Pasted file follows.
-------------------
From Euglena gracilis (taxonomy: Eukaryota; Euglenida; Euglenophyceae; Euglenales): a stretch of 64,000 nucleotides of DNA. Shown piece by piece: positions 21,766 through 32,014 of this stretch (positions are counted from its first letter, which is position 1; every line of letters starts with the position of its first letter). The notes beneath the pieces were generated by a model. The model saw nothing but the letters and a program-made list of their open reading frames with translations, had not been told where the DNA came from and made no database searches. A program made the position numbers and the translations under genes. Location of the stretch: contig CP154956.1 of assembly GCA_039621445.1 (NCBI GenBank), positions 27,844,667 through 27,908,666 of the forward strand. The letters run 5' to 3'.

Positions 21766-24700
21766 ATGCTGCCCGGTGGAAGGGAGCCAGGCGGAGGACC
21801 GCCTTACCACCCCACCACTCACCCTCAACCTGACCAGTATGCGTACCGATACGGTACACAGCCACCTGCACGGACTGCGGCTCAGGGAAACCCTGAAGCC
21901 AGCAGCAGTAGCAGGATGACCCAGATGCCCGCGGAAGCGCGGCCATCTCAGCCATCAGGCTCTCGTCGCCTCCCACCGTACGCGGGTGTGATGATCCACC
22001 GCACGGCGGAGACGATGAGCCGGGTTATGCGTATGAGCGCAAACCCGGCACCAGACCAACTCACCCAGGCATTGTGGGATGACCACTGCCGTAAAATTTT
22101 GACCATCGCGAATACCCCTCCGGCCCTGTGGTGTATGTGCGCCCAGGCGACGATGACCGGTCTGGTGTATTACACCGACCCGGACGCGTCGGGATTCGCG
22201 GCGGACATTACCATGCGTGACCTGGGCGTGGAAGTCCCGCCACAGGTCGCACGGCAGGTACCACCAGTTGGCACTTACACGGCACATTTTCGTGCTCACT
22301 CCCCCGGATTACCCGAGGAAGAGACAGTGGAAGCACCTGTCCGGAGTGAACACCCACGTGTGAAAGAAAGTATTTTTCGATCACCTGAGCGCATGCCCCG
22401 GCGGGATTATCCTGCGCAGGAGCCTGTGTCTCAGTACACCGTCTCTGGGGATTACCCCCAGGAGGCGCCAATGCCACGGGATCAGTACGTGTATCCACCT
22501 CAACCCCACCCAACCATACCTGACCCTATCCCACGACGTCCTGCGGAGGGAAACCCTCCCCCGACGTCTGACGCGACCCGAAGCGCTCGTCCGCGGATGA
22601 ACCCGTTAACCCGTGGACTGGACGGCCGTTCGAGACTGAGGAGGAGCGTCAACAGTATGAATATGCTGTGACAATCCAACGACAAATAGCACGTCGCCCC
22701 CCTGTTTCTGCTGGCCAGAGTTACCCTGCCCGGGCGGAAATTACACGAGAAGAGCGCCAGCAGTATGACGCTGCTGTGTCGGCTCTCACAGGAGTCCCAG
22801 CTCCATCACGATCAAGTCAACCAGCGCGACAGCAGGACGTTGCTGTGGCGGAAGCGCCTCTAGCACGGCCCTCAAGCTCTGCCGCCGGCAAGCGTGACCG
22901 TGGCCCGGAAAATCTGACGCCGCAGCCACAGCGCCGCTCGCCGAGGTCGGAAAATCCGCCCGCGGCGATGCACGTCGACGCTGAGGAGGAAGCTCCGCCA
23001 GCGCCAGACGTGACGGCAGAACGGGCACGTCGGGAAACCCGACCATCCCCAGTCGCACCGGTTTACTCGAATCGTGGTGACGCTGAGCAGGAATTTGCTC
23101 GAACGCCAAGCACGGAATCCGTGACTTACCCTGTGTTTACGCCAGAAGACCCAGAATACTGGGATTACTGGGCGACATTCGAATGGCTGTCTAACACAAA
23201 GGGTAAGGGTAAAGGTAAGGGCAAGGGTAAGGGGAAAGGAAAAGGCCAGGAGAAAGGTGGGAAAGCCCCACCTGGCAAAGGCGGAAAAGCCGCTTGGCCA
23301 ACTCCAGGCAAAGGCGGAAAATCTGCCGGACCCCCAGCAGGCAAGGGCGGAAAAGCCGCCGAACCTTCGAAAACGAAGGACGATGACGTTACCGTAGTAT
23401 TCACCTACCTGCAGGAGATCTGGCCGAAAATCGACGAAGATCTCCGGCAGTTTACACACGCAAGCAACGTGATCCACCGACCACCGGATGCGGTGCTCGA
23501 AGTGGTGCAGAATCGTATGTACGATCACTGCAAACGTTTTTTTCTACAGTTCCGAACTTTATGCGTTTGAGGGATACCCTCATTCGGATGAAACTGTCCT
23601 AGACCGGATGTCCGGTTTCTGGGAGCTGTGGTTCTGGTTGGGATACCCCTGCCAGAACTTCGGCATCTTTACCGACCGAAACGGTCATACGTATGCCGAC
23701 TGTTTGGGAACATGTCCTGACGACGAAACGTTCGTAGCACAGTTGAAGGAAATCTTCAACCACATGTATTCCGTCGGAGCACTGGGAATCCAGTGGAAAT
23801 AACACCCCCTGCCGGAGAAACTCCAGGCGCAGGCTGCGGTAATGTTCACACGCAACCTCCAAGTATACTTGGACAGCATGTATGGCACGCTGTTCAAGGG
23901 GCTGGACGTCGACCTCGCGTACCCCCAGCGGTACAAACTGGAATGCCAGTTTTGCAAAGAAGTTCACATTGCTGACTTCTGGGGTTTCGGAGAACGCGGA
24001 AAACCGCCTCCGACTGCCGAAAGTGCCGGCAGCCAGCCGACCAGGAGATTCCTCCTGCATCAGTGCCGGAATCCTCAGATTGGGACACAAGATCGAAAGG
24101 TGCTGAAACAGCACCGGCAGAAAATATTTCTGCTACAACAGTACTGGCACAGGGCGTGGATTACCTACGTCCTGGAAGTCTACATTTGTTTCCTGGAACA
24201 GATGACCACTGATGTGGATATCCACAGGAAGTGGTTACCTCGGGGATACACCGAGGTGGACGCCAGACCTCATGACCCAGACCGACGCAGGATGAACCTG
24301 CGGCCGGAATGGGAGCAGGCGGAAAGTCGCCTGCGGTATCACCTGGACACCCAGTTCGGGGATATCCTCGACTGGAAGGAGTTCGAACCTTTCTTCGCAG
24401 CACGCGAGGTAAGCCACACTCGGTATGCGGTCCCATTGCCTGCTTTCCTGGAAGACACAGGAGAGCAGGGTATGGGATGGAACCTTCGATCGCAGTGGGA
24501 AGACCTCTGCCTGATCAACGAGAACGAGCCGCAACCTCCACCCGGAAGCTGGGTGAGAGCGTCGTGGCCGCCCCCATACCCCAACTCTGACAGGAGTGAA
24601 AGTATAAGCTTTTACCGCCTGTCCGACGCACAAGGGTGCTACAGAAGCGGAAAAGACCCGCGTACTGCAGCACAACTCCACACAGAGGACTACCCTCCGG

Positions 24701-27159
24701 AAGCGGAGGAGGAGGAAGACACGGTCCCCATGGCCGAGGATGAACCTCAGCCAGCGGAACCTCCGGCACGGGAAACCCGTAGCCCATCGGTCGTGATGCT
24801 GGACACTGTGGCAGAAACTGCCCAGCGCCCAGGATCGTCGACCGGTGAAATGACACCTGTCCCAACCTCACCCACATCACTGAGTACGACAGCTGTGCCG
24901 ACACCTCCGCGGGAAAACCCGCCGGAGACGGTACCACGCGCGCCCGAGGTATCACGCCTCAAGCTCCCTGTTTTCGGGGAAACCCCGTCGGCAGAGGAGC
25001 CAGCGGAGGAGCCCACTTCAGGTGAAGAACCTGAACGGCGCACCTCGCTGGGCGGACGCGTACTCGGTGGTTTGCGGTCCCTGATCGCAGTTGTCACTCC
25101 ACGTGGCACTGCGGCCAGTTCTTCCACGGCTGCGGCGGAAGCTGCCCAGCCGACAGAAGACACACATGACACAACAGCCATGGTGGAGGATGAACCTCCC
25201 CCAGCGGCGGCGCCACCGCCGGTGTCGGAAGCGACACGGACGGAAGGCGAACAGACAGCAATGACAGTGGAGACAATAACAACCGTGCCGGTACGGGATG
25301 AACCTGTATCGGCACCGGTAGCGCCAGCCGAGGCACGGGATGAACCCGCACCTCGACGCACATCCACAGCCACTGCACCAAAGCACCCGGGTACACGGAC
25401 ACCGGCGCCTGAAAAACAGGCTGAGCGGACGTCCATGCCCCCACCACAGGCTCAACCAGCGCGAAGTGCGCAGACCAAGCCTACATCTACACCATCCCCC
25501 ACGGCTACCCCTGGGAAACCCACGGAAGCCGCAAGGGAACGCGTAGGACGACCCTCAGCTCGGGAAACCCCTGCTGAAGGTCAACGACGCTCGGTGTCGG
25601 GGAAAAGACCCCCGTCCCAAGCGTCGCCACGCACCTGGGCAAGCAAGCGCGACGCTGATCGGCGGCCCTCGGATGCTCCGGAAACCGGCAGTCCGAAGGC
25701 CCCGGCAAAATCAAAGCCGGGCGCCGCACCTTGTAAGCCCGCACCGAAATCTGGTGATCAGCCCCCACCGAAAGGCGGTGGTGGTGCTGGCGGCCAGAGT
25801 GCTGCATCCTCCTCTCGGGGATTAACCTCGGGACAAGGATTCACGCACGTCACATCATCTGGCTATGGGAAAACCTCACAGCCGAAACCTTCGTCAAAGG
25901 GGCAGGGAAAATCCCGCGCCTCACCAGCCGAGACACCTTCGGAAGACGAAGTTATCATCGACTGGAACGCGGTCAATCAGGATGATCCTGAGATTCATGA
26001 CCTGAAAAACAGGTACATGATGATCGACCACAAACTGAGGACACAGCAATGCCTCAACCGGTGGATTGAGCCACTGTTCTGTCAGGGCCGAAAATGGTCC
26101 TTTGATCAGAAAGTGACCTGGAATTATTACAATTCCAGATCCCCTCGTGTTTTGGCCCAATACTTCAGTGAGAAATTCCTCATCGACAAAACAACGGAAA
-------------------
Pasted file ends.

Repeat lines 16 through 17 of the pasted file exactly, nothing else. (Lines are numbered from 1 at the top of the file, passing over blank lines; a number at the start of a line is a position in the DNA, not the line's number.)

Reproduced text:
23001 GCGCCAGACGTGACGGCAGAACGGGCACGTCGGGAAACCCGACCATCCCCAGTCGCACCGGTTTACTCGAATCGTGGTGACGCTGAGCAGGAATTTGCTC
23101 GAACGCCAAGCACGGAATCCGTGACTTACCCTGTGTTTACGCCAGAAGACCCAGAATACTGGGATTACTGGGCGACATTCGAATGGCTGTCTAACACAAA